By: Erin Whalen
Print, Online Staffs Partner To Cover Events
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by Erin Whalen
Before the coming of the cell phone, athletes were nearly impossible to
track down at the Olympics for interviews.
But this year, the cell phone will be the Internet’s key partner in
coverage of the event – especially for smaller papers intent on
shadowing their hometown heroes despite budget constraints that
prevent a trip to Sydney. Wireless devices will enable editors to
maintain contact with athletes right at the stadium or arena, and
to glean powerful quotes while athletes are still aglow with the
rush of the moment.
Sports Editor David Nathan of the Telegram & Gazette in Worcester,
Mass., plans to use cell phones to keep in contact with rower
Christine Smith Collins and other local athletes. He used a cell
to cover freestyle skier Nikki Stone during the 1998 Winter Olympics
in Nagano, Japan, and was able to speak to her ‘within minutes of
her winning the gold.’
Bob Meseroll, sports editor of the Missoulian in Missoula, Mont.,
says he will use wireless technology to keep in contact with
Collins’ teammate, Monica Tranel Michini, in Sydney. Many other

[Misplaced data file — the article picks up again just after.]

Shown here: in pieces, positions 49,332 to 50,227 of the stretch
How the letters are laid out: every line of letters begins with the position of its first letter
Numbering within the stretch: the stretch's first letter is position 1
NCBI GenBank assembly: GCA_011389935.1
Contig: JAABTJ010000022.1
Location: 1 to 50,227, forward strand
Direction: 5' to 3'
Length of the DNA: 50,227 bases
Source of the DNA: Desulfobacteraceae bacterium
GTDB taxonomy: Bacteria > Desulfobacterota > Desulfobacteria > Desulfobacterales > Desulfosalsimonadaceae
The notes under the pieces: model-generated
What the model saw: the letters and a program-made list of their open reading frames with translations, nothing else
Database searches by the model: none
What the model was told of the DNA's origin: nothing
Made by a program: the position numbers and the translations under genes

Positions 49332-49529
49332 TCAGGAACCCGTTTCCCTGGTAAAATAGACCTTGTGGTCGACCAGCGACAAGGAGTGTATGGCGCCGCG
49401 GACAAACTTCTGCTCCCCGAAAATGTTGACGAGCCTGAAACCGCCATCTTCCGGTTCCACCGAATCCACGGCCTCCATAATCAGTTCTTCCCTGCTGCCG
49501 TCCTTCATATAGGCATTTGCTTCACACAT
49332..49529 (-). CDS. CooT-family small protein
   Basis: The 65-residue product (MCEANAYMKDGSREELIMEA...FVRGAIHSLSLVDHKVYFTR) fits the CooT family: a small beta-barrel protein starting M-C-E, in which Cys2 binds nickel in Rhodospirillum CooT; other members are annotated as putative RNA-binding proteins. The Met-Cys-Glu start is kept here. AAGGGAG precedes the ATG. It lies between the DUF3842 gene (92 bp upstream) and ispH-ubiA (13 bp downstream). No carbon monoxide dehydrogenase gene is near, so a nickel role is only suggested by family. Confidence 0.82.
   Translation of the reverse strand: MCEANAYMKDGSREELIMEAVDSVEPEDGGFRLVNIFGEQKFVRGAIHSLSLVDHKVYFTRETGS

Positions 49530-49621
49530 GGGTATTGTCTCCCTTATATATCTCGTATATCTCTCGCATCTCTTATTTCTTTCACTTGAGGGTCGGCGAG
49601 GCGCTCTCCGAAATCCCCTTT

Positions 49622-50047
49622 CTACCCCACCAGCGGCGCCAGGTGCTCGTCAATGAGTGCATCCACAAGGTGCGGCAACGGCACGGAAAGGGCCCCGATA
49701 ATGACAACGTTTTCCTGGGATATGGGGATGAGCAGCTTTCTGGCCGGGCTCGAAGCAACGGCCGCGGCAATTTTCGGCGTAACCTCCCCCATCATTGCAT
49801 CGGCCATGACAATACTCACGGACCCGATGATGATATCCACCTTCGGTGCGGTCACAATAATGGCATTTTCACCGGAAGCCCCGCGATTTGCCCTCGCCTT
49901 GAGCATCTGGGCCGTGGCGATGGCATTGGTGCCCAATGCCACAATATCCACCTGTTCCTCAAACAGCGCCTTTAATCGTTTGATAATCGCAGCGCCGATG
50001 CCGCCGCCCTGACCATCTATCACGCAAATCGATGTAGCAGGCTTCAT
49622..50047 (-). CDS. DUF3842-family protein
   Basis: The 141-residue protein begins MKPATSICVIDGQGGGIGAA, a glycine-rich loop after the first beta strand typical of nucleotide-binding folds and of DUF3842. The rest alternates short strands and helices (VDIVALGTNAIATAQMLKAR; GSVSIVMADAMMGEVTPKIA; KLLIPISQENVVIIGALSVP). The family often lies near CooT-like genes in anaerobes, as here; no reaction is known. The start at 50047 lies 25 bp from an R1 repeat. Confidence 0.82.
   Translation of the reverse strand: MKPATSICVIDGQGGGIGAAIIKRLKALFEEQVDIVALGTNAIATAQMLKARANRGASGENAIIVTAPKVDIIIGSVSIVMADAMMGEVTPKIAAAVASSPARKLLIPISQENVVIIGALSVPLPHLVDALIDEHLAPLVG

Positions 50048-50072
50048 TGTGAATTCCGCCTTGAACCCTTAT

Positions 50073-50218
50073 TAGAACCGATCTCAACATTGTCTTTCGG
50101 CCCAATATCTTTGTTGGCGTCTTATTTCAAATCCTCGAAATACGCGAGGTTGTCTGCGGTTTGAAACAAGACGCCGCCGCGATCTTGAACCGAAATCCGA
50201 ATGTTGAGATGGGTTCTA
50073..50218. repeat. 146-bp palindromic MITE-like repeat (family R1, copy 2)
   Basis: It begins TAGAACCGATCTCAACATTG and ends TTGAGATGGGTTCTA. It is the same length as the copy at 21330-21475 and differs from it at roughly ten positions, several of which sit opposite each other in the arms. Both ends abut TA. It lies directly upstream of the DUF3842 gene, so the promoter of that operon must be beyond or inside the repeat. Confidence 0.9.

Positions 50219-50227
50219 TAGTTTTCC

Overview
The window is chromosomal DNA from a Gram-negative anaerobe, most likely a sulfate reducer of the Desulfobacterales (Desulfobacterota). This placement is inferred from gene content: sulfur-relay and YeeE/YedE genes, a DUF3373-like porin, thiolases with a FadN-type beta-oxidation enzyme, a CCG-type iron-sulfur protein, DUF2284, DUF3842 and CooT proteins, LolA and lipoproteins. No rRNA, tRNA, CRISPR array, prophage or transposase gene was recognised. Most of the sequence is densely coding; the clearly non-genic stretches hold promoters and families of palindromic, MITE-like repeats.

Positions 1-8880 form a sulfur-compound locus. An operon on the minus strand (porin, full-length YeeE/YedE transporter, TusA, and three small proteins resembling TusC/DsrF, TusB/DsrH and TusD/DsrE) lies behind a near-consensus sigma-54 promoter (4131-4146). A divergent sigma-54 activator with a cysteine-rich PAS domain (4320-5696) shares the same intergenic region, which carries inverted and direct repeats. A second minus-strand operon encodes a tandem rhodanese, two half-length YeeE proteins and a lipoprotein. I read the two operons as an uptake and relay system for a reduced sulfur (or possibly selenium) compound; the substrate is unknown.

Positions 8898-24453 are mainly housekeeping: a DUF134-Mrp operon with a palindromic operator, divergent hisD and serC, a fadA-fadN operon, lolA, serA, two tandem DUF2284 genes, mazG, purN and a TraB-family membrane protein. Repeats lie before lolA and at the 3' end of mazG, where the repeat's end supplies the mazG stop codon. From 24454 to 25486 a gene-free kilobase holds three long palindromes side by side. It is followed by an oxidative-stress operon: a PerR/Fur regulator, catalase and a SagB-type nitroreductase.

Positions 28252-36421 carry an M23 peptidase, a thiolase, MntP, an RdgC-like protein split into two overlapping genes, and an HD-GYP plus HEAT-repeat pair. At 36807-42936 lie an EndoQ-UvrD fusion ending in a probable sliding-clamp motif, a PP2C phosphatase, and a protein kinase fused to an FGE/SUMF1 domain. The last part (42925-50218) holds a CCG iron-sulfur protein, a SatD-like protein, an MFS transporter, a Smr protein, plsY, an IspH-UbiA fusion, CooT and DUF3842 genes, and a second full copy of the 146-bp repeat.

newspapers plan to follow suit.
Not all papers can put their local athletes’ results online first.
Scott Nulph, sports editor of the Wyoming Tribune-Eagle in Cheyenne,
says that his paper doesn’t have the resources to place breaking
stories directly on the Web, but will move them there after they run
in print. The information for these stories, however, will come
straight from the source: discus thrower John Godina, a Cheyenne native.
Godina assured Nulph that he would ‘make every effort’ to call the
paper’s toll-free telephone number after each phase of his competition
to offer results and quotes, and he may also take e-photographs for
the paper. Godina will keep a diary during the competition, which will
be excerpted in the paper after he returns home.
The fact that smaller papers have no staff in Sydney means that they
will often have to rely heavily on athletes being proactive. It won’t
always be easy.
Ryan Johnson, a sports writer at the Star-Tribune in Casper, Wyo.,
whose stories will include features on local heavyweight wrestler
Rulon Gardner, says that his paper will keep plenty of background
information on hand to fill in stories if an athlete doesn’t come
through with a promised phone call. He expects the best, however,
because ‘we try to build a relationship’ with athletes as they rise
through the ranks, and that pays off when they reach center stage.
Johnson says that smaller dailies are just as capable of producing
great Olympics stories as those papers with staff in Sydney – so
long as high-tech communications and cooperation from athletes help
level the playing field. ‘We’re able to do some pretty good stuff,’
he declares, ‘if we have the right people to work with us.’
Erin Whalen is an intern at E&P.
(c) Copyright 2000, Editor & Publisher